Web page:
3. When I was in fifth grade I started putting on puppet shows for the second graders. I was a traveling show, complete with several different voices and some sort of costume/puppet house set-up. I don't know.
I'm sure there are a few more things I remember, but what I'm getting at here is that none of these things involve sentence structure. I'm pretty sure that that the only reason I know what a noun is is because I loved Mad-Libs and you can't just pretend to know what these things are when you're standing in front of an older sister demanding an adjective. I should have taken more college English, but I AP tested out of having to take it at all and then I didn't study for my GMAT and only got a decent score because of my higher Verbal and Written marks and LOOK, THIS IS WHY YOU SHOULD MAKE YOUR KIDS DO WORKSHEETS. I will read the shit out of every book I get my hands on, but I can't promise that the book review will even be readable. I suppose I'm getting at this: I'm a nerd, I likely only know how to loosely construct a halfway decent sentence because I grew up reading about a chapter book a day and I'm comfortable with, yet anxious and sad about the fact that I'm no writing genius.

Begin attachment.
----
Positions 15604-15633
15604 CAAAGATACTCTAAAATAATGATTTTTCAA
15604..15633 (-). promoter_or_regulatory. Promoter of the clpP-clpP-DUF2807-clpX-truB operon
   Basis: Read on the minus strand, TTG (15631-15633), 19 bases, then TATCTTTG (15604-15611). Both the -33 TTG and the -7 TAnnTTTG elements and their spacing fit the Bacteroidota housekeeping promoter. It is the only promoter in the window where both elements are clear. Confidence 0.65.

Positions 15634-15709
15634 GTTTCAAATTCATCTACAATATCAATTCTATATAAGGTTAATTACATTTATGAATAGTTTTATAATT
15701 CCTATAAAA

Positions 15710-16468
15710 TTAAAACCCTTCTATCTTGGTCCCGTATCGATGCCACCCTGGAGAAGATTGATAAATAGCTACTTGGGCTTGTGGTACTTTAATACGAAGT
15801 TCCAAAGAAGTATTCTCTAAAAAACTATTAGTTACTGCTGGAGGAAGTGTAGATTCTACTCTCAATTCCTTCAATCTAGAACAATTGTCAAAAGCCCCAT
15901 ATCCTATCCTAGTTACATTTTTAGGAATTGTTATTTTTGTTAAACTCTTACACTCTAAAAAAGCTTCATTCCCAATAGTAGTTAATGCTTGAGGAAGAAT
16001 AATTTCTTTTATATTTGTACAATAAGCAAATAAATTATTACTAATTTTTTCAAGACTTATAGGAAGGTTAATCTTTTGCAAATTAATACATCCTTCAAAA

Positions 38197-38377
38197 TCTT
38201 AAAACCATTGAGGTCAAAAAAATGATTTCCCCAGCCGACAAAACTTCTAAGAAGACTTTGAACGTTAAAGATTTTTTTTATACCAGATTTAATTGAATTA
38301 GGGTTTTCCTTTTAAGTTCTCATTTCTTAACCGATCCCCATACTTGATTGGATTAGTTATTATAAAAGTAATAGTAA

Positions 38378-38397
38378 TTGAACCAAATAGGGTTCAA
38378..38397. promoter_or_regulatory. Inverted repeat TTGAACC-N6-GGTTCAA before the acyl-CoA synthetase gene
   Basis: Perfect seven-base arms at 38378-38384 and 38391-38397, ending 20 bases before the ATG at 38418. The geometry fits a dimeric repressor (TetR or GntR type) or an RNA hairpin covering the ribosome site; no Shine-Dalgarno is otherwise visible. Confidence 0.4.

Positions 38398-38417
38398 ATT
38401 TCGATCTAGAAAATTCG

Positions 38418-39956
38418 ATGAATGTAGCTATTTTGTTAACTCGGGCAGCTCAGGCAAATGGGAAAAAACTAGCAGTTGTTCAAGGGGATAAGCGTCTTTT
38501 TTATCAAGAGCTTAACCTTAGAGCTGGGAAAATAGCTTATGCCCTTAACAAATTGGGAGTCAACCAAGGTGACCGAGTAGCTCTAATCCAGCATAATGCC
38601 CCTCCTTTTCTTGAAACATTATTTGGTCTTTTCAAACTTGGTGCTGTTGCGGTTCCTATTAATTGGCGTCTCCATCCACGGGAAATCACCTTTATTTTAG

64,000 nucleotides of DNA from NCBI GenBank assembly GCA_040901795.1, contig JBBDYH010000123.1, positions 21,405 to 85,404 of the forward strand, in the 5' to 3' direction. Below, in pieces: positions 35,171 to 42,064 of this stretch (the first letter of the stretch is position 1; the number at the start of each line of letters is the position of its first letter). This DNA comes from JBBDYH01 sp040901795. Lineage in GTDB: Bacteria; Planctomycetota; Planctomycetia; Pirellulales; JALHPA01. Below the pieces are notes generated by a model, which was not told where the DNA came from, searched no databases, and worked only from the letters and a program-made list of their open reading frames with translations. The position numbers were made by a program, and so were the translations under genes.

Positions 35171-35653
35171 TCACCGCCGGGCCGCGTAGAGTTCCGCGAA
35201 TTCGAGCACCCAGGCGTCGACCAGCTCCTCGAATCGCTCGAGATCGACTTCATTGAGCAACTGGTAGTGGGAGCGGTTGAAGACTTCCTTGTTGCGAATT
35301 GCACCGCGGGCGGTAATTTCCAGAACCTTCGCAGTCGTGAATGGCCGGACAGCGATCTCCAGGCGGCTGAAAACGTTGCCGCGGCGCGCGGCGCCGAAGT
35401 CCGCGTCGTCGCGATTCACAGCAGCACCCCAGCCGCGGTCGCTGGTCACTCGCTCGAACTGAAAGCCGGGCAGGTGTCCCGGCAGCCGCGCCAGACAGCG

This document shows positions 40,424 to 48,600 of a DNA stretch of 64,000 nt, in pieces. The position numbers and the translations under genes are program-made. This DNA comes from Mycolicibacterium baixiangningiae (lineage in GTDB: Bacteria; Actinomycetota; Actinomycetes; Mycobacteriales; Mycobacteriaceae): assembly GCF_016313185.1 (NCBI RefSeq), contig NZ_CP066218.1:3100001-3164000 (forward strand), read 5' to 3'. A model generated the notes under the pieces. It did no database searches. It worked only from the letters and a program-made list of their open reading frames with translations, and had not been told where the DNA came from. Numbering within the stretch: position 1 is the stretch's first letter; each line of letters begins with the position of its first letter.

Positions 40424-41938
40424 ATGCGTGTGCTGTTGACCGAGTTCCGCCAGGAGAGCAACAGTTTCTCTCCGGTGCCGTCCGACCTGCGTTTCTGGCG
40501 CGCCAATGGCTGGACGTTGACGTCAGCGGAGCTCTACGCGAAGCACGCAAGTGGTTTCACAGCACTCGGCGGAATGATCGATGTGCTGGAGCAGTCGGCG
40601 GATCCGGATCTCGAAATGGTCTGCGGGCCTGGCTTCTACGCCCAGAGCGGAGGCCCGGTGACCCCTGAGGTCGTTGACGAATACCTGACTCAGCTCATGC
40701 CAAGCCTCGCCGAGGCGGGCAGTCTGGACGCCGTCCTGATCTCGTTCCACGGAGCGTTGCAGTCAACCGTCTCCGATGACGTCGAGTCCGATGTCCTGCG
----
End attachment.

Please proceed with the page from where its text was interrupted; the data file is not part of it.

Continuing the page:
Look, I've probably lost you by now. But here is where I'm headed: I am not worried that people are judging my writing, I'm worried that readers are judging my THOUGHTS. Because Every Single Thing I write could literally come with a disclaimer that reads: Prone to hyperbole! Recognizes the gray in all issues, but takes a stance when writing because it's an easier way to tell a story! This is not a direct reflection of your writing or your thoughts or maybe not even the VERY STORY I'M TELLING because editing changes everything!
So, there's that delightful bit of neurosis. Whenever I read anyone else's writing, I have the fuzzy filter in the back of my head where I realize that hey! This person is three dimensional! This person is not capable of giving me every detail or thought or intention! And that means it's a snapshot, not a novel and THAT'S OK.